• 18. New internal descriptive model   Hierarchical collection/event/scene/action Goes beyond “bibliographic” information      timecodes text markup internal linking Still stores technical and process history metadata in standard formats Could export any needed combination of descriptive and technical/process history metadata together in a single METS wrapper 10/31/07 DL Brown Bag Series 18
    • 19. Exports into standard representations   Designed for sharing, not internal representation; therefore can afford to leave things out EAD    hierarchical, for sharing with archives, although event/scene/action not the normal hierarchy one document has entire collection hierarchy MODS   10/31/07 for sharing with libraries individual records can be generated for collection, event, scene, action on demand DL Brown Bag Series 19
    • 20. Lessons learned Or, so, now what?
    • 21. Assessing standards     Clearly define functional requirements – what functions does your descriptive metadata need to support? The functional requirements suggest a certain conceptual model to underlie your metadata Compare existing descriptive metadata structure standards against your functional requirements and conceptual model Use a standard internally whenever it meets defined functional requirements; take inspiration from them regardless 10/31/07 DL Brown Bag Series 21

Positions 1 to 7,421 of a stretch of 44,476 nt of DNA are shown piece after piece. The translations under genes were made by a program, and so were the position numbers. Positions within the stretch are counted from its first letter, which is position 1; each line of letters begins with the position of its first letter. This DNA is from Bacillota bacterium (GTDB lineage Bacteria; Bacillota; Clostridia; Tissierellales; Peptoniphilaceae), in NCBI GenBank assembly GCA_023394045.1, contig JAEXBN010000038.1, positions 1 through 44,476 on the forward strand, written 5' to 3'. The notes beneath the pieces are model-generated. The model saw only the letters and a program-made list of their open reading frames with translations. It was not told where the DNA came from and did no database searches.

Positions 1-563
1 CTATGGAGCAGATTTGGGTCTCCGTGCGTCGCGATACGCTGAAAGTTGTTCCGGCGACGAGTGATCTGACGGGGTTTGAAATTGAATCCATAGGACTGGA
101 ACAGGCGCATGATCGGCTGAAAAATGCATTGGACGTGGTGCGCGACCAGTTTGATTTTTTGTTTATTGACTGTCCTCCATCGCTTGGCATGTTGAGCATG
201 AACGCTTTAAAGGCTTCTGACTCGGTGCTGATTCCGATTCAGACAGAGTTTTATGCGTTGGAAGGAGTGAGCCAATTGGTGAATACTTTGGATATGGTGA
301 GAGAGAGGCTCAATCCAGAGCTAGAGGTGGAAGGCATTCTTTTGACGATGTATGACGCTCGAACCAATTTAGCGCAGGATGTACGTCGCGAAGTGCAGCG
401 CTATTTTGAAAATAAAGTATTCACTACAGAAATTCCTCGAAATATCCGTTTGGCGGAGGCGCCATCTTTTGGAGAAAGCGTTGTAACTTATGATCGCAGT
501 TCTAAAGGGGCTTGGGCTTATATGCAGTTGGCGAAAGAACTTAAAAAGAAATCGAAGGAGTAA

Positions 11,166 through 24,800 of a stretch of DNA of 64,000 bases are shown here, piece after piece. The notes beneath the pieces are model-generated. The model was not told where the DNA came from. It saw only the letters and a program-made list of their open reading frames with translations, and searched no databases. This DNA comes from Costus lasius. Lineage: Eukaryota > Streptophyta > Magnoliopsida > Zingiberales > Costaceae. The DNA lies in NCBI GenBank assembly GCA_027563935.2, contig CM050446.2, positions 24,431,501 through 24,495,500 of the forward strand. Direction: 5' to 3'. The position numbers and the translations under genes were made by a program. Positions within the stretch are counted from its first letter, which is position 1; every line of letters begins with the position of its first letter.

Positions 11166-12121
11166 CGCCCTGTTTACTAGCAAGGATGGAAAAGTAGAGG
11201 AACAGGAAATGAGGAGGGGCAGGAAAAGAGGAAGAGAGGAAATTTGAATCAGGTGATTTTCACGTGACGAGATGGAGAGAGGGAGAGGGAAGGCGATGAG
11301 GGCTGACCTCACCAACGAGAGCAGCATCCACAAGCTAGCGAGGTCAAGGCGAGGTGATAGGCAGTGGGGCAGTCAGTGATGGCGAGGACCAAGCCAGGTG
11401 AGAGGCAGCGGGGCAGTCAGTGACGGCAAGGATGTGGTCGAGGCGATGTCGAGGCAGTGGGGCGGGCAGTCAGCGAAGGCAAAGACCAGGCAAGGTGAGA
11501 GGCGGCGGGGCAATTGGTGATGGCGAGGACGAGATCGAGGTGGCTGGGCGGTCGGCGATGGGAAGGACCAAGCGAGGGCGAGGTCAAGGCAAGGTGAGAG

• 22. The increasing role of conceptual modeling    Trend is toward clearer conceptual models, e.g., DCMI Abstract Model, FRBR in RDA Will likely result in better interoperability among metadata standards Conformance to conceptual models is more important than conformance to metadata structure standards The decision then becomes, “Which conceptual model should I use?” rather than “Which descriptive metadata structure standard should I use?” 10/31/07 DL Brown Bag Series 22
    • 23. For more information  These presentation slides: <http://www.dlib.indiana.edu/~jenlrile/presentations/ dlfFall2007/standardsParadox.ppt>  “Shareable” metadata  OAI Best Practices for Shareable Metadata <http://webservices.itcs.umich.edu/mediawiki/oaibp/index.php/ ShareableMetadataPublic>   Metadata for You & Me <http://images.library.uiuc.edu/projects/mym/> Variations3 <http://www.dlib.indiana.edu/projects/variations3/>  EVIADA <http://www.indiana.edu/~eviada/> 10/31/07 DL Brown Bag Series 23